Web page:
Philadelphia elections officials are granting a request to recount presidential election results in 75 precincts. But they’re rejecting a Green Party request to inspect election software on those machines for malware that could have manipulated votes.
That decision comes amid a broader Green Party push for statewide recounts in Michigan, Pennsylvania and Wisconsin — states where Donald Trump narrowly beat Hillary Clinton.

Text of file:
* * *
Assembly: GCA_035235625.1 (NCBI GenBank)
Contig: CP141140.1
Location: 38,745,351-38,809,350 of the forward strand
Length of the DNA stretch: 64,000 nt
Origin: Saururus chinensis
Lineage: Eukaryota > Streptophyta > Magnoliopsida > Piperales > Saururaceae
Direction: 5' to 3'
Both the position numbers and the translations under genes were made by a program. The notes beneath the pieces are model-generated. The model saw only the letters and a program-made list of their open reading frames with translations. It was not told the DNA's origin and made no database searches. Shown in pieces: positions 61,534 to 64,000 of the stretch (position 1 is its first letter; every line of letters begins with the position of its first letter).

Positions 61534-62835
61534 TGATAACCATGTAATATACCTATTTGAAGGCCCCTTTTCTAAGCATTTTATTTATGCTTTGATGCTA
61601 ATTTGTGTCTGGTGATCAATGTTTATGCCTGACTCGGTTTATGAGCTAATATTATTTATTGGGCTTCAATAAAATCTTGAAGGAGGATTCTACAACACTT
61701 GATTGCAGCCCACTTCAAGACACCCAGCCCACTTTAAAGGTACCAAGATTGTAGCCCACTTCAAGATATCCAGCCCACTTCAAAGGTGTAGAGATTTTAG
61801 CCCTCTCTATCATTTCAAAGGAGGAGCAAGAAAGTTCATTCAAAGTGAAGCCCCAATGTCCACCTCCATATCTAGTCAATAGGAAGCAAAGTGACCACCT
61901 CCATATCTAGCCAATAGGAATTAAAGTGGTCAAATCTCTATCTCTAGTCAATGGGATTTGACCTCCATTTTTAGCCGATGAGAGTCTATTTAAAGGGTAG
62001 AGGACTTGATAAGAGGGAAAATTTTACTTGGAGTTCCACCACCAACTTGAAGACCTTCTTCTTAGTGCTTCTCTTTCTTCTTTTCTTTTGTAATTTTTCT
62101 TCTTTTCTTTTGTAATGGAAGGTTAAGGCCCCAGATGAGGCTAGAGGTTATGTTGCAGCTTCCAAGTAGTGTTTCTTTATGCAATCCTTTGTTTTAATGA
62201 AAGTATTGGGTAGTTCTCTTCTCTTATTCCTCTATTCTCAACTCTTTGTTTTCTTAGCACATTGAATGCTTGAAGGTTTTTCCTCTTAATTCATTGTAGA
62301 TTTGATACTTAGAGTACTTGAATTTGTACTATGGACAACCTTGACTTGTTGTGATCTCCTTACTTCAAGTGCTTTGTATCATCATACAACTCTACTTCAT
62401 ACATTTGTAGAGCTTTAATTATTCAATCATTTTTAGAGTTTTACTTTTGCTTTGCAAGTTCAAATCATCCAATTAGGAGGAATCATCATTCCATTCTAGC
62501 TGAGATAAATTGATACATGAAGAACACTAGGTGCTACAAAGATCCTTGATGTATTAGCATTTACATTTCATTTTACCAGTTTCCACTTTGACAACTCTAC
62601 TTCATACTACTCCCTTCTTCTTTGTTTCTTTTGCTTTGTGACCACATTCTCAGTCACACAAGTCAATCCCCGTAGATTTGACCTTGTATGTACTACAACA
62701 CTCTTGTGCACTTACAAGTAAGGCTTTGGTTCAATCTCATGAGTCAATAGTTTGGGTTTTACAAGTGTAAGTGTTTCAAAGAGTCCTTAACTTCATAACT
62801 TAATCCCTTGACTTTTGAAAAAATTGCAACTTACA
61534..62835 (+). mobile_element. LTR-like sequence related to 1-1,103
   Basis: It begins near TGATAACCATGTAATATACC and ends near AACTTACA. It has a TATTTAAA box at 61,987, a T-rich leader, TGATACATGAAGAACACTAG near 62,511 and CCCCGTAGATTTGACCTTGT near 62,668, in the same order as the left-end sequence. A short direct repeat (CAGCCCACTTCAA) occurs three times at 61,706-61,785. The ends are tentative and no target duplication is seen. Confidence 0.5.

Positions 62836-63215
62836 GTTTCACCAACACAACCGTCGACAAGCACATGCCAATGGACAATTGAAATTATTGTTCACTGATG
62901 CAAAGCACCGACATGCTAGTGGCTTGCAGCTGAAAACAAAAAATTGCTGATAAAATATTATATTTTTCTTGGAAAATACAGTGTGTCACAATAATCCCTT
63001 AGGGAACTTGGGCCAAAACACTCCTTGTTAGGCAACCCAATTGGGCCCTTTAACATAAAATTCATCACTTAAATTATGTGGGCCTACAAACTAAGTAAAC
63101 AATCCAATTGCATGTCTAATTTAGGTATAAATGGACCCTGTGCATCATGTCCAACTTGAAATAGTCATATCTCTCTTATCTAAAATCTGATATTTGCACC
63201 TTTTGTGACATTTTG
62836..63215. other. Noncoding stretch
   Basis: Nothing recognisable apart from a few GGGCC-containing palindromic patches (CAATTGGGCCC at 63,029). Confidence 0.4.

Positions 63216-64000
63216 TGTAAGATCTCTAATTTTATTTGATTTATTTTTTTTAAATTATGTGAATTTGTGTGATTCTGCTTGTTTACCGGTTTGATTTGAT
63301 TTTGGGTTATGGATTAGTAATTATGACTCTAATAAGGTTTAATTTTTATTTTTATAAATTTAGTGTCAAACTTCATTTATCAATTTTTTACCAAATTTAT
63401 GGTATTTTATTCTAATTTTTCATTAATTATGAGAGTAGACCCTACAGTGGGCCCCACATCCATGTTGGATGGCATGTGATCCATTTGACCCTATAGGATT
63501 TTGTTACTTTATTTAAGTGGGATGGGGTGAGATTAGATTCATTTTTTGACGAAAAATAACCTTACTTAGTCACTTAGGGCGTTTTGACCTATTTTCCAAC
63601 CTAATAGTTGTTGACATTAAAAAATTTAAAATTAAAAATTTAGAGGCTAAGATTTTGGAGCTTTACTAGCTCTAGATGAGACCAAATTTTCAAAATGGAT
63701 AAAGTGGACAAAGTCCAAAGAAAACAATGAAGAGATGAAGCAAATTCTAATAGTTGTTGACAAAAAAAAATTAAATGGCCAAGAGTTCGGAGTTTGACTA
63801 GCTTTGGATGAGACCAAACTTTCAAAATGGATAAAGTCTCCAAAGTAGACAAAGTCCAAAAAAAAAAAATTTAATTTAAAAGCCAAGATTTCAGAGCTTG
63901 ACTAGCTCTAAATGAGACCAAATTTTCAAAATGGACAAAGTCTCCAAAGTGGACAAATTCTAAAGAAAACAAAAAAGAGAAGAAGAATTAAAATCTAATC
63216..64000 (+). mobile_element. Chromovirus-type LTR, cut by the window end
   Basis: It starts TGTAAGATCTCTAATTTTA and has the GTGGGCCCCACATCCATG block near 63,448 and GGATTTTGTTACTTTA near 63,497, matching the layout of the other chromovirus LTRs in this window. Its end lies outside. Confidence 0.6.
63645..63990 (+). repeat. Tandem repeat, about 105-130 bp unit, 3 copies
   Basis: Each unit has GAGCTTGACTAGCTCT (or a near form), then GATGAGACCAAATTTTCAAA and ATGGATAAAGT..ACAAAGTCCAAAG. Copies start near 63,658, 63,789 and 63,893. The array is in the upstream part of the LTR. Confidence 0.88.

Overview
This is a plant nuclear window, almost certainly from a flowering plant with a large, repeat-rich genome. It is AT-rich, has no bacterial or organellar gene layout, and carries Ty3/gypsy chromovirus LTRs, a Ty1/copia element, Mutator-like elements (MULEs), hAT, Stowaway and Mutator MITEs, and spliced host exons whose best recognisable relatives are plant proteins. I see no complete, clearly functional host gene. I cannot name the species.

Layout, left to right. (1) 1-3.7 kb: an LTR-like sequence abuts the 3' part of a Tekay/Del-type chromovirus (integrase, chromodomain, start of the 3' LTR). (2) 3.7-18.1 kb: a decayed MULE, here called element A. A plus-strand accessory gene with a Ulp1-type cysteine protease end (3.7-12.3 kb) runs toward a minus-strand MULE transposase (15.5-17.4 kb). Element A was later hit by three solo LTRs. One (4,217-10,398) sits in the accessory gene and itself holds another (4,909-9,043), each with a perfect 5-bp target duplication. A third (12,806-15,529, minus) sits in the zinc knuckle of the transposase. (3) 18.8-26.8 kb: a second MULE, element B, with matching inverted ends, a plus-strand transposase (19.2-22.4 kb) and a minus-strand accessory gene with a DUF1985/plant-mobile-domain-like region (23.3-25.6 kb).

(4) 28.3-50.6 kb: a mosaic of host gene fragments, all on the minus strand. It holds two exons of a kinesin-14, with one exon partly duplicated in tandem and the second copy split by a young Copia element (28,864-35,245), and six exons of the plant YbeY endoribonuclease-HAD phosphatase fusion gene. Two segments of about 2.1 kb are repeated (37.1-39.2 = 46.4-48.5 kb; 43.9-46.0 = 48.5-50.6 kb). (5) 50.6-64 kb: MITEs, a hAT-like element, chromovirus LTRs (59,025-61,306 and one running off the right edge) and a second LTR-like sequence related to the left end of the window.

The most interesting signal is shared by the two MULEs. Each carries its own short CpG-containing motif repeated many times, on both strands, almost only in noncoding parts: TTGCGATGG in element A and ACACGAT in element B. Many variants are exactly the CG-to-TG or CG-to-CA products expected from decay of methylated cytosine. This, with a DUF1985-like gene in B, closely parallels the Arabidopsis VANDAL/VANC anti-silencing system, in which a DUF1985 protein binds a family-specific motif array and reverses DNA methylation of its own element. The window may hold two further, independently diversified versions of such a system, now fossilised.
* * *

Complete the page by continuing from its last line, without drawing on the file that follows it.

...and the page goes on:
Those calling for the recount claim voting machines can be hacked easily. But just how susceptible are they?
Penny Venetis is a professor at the Rutgers Law School who specializes in constitutional law, including voting rights. She’s spending a sabbatical as the executive vice president and legal director at Legal Momentum, a women’s legal defense and education fund.
She spoke with WHYY senior reporter Dave Davies about the potential for voting machine hacking and possible remedies.